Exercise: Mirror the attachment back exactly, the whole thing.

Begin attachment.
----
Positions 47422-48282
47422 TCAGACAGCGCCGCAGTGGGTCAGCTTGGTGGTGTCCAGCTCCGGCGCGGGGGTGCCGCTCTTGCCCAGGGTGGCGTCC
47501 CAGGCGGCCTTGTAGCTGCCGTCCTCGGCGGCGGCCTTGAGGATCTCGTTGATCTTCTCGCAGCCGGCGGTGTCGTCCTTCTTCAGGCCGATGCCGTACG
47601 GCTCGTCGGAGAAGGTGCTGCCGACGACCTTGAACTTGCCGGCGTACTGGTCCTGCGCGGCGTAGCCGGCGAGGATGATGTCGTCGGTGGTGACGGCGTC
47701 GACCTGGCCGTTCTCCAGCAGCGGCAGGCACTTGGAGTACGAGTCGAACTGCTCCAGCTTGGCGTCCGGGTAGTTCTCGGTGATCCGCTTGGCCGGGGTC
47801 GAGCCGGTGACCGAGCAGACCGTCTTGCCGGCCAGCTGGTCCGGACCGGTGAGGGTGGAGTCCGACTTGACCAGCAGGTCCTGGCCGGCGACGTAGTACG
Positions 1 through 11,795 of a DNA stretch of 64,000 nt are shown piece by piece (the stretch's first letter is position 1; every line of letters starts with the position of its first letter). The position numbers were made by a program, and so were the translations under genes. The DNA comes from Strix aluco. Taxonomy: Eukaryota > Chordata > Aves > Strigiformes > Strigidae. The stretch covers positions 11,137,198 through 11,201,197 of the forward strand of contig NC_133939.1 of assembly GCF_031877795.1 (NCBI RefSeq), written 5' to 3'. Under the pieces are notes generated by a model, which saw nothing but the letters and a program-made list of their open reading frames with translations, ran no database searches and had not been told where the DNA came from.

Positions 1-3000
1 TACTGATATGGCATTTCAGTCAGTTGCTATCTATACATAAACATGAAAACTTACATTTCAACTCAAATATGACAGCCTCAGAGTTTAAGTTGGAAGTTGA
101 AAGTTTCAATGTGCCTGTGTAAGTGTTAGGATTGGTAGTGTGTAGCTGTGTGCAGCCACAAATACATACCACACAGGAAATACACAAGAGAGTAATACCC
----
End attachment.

Positions 47422-48282
47422 TCAGACAGCGCCGCAGTGGGTCAGCTTGGTGGTGTCCAGCTCCGGCGCGGGGGTGCCGCTCTTGCCCAGGGTGGCGTCC
47501 CAGGCGGCCTTGTAGCTGCCGTCCTCGGCGGCGGCCTTGAGGATCTCGTTGATCTTCTCGCAGCCGGCGGTGTCGTCCTTCTTCAGGCCGATGCCGTACG
47601 GCTCGTCGGAGAAGGTGCTGCCGACGACCTTGAACTTGCCGGCGTACTGGTCCTGCGCGGCGTAGCCGGCGAGGATGATGTCGTCGGTGGTGACGGCGTC
47701 GACCTGGCCGTTCTCCAGCAGCGGCAGGCACTTGGAGTACGAGTCGAACTGCTCCAGCTTGGCGTCCGGGTAGTTCTCGGTGATCCGCTTGGCCGGGGTC
47801 GAGCCGGTGACCGAGCAGACCGTCTTGCCGGCCAGCTGGTCCGGACCGGTGAGGGTGGAGTCCGACTTGACCAGCAGGTCCTGGCCGGCGACGTAGTACG
Positions 1 through 11,795 of a DNA stretch of 64,000 nt are shown piece by piece (the stretch's first letter is position 1; every line of letters starts with the position of its first letter). The position numbers were made by a program, and so were the translations under genes. The DNA comes from Strix aluco. Taxonomy: Eukaryota > Chordata > Aves > Strigiformes > Strigidae. The stretch covers positions 11,137,198 through 11,201,197 of the forward strand of contig NC_133939.1 of assembly GCF_031877795.1 (NCBI RefSeq), written 5' to 3'. Under the pieces are notes generated by a model, which saw nothing but the letters and a program-made list of their open reading frames with translations, ran no database searches and had not been told where the DNA came from.

Positions 1-3000
1 TACTGATATGGCATTTCAGTCAGTTGCTATCTATACATAAACATGAAAACTTACATTTCAACTCAAATATGACAGCCTCAGAGTTTAAGTTGGAAGTTGA
101 AAGTTTCAATGTGCCTGTGTAAGTGTTAGGATTGGTAGTGTGTAGCTGTGTGCAGCCACAAATACATACCACACAGGAAATACACAAGAGAGTAATACCC